Is Your Topic Webinar Appropriate

I get this question a lot from entrepreneurs who are already running workshops and live events and even though they understand the global impact of running webinars, they are just not keen about delivering their expertise “on-line”.   Can you relate?  I felt exactly the same way about 5 years ago.  In fact, I never thought I would even enjoy running webinars.  After all, my passion is in delivering experiential learning and seeing the “aha’s” on my attendee’s faces when they experience a shift.  How could that possibly be achieved in a webinar?  Well, to my surprise, as I translated my material into webinars and helped loads of other solopreneurs do the same, I came to realize that most topics can be delivered on-line and still have a powerful impact. You just have to shift how you design them.

This really hit home when I was at a Chamber of Commerce event and I was networking with a handyman thinking to myself, “This guy would probably never have a use for webinars”. But as we got talking, the ideas started flowing.  He could create short webinars for at-home Mom’s on how to fix basic things in the house and use them as a marketing tool to attract new clients. It had me realize that when you challenge yourself, you can really come up with creative ways to reach a larger audience through webinars and on-line training.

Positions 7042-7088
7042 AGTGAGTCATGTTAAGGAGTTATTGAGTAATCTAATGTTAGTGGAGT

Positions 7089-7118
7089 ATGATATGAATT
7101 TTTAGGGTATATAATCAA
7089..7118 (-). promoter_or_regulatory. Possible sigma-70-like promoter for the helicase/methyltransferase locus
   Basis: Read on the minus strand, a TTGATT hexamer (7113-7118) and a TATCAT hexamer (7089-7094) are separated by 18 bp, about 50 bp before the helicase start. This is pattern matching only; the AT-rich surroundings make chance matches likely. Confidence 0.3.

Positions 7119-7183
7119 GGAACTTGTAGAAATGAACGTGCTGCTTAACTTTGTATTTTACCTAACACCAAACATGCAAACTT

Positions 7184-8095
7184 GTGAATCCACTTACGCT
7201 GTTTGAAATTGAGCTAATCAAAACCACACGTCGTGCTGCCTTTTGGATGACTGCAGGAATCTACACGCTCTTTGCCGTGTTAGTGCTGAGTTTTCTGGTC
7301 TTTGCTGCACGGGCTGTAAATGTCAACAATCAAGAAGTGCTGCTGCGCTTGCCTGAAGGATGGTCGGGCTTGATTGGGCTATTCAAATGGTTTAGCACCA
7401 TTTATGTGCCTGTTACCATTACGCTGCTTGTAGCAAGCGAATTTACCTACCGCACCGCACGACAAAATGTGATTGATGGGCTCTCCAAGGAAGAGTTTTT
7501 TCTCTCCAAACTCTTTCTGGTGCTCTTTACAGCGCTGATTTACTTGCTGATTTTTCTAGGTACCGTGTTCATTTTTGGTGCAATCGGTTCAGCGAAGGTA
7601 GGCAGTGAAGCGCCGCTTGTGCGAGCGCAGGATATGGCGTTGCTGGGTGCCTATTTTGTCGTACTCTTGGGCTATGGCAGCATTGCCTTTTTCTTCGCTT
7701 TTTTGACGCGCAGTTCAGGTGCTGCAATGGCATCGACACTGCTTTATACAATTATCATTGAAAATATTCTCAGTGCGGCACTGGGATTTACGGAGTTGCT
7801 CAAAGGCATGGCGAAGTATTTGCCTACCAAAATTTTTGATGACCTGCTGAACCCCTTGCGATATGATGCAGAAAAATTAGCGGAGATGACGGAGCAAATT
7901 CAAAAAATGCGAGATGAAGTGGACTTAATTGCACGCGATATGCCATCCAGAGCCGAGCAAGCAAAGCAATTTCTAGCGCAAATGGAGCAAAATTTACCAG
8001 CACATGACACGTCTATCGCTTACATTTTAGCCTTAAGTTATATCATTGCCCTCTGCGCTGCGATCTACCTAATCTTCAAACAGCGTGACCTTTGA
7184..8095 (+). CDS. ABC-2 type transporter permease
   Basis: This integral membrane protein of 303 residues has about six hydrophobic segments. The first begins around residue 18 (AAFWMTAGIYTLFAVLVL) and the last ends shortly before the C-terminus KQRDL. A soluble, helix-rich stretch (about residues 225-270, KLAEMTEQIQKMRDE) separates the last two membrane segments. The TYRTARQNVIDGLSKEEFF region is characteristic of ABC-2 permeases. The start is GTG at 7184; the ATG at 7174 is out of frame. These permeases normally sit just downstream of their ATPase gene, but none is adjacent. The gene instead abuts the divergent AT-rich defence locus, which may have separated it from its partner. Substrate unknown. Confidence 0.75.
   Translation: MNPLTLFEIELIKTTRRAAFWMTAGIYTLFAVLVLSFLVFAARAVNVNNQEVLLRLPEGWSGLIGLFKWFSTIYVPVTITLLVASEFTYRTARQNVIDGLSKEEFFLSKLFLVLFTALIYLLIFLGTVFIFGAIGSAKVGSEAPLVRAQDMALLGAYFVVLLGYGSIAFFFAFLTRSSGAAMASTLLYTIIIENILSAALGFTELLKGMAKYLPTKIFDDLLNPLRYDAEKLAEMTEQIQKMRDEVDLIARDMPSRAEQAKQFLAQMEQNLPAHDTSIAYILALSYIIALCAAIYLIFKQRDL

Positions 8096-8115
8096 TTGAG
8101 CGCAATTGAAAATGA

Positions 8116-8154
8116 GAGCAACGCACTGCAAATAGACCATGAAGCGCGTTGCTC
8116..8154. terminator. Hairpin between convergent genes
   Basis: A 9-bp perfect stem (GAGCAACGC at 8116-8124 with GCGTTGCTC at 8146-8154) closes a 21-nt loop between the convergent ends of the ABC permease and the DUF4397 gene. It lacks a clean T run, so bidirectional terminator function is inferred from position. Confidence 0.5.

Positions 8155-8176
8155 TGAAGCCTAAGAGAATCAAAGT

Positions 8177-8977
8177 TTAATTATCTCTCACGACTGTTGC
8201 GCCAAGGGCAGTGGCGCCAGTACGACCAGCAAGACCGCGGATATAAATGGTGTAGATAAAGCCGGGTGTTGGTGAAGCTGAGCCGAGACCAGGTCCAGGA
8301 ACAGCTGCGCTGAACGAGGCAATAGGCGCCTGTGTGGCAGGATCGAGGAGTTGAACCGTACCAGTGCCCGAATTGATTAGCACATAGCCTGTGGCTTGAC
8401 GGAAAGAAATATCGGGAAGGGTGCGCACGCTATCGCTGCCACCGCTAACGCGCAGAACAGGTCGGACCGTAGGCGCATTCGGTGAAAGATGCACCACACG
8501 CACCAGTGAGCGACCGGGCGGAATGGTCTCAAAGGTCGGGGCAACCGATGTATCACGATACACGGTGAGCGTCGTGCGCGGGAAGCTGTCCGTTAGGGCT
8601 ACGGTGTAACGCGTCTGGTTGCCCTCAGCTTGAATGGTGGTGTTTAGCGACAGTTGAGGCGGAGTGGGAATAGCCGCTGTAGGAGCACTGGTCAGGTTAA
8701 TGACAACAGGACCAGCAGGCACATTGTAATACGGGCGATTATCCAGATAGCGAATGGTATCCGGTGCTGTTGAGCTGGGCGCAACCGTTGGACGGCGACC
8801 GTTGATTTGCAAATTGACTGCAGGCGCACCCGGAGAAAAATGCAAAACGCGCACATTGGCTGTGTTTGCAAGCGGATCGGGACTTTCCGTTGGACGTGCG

Even topics such as Team Building or Public Speaking skills can be covered in a webinar format with creative use of the technology. The impact may not be as great as delivering in person, but it surely is possible. And, yes, there are topics that are not appropriate for webinars – specifically those requiring physical equipment/props and highly physical experiential learning.

Here are some key principles to keep in mind when shifting from live to on-line training:

  • Webinars are heavier on content so it requires strong visuals/multi-media/interactive polls and questions to keep it highly engaging
  • A 3hr workshop may translate into a 2-3 part webinar with homework in between the sessions.  Instead of live exercises in the moment, you will need to add more powerful examples, demos and visuals so attendees leave equipped to do the “work” afterwards.
  • A great webinar design requires more creativity and the delivery requires high energy throughout to sustain interest.  The great news is, though you can have all your notes in front of you!

If you are new to webinars or have wondered if your topic is even webinar appropriate, I invite you to apply these principles and notice how creative you can be in designing and delivering powerful webinars.

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